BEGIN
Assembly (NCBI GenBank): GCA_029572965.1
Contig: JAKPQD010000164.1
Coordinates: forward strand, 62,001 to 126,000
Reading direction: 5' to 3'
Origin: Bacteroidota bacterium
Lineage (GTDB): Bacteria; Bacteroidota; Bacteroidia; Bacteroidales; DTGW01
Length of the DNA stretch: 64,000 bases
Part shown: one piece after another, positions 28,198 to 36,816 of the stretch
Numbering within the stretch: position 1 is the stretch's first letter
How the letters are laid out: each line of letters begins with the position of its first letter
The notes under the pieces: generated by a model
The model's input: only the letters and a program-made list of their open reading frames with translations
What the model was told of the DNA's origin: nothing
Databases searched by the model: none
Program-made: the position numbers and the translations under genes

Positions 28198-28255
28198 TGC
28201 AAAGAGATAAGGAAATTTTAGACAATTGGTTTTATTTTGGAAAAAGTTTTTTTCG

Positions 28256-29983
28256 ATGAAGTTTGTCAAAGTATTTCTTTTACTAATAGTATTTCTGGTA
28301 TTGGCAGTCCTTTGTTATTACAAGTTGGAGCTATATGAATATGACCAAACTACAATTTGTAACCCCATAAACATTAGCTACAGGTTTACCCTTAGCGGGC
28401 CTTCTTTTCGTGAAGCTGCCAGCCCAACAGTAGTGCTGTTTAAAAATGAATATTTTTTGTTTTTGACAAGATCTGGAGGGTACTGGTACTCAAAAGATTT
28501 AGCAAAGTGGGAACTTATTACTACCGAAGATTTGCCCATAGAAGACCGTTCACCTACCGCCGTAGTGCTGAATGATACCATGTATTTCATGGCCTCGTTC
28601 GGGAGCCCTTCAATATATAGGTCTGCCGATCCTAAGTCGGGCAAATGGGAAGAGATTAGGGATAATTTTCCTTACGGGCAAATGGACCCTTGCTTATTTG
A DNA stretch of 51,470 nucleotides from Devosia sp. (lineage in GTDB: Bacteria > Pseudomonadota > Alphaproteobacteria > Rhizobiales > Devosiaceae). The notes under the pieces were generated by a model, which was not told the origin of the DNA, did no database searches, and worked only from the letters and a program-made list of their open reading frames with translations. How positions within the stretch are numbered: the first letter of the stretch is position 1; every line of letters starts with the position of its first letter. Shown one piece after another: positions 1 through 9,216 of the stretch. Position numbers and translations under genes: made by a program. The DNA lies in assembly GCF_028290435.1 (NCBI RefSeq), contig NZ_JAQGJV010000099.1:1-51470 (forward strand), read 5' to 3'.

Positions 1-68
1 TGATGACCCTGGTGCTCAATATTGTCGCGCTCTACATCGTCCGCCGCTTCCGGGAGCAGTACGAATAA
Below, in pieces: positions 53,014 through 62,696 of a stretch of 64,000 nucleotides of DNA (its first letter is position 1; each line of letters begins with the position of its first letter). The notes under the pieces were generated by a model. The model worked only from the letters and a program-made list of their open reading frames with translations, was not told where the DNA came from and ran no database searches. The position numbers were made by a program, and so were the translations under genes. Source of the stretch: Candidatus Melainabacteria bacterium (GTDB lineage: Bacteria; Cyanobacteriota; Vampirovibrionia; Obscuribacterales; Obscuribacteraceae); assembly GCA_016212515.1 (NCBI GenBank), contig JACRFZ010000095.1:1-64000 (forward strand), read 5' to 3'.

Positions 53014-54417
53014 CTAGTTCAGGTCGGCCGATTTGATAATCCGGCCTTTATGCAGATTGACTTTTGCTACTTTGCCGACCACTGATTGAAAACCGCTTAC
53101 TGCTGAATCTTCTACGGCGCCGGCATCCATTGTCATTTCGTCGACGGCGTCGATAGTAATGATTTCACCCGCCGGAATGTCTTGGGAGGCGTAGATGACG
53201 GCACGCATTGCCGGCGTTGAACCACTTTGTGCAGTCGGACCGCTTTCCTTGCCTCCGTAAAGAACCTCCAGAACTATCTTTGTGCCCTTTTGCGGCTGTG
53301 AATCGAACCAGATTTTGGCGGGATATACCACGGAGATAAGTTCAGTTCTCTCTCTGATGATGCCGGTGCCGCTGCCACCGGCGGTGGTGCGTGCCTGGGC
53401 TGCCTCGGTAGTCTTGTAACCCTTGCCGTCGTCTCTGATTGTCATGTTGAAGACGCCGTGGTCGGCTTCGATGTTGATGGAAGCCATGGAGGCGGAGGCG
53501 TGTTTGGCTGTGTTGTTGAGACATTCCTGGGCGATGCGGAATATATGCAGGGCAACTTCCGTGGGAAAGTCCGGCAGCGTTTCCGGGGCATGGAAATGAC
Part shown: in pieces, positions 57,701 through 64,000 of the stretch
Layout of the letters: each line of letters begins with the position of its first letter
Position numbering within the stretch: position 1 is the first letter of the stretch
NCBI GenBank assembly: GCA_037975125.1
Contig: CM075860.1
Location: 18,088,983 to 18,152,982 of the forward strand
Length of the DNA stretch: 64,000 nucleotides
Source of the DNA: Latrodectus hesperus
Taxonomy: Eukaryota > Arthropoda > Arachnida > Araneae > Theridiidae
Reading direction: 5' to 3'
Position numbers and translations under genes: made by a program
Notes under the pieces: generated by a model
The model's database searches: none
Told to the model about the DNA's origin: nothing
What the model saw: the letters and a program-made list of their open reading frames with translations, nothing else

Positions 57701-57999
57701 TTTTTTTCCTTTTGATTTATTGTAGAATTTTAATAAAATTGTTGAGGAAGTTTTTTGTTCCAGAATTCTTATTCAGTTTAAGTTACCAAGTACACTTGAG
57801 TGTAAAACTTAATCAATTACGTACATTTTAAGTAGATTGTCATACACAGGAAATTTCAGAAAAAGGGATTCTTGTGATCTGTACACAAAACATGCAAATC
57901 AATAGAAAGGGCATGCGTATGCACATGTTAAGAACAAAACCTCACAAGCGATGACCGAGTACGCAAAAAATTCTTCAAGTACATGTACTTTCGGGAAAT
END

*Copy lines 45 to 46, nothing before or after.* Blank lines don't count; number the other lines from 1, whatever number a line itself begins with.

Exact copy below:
Reading direction: 5' to 3'
Position numbers and translations under genes: made by a program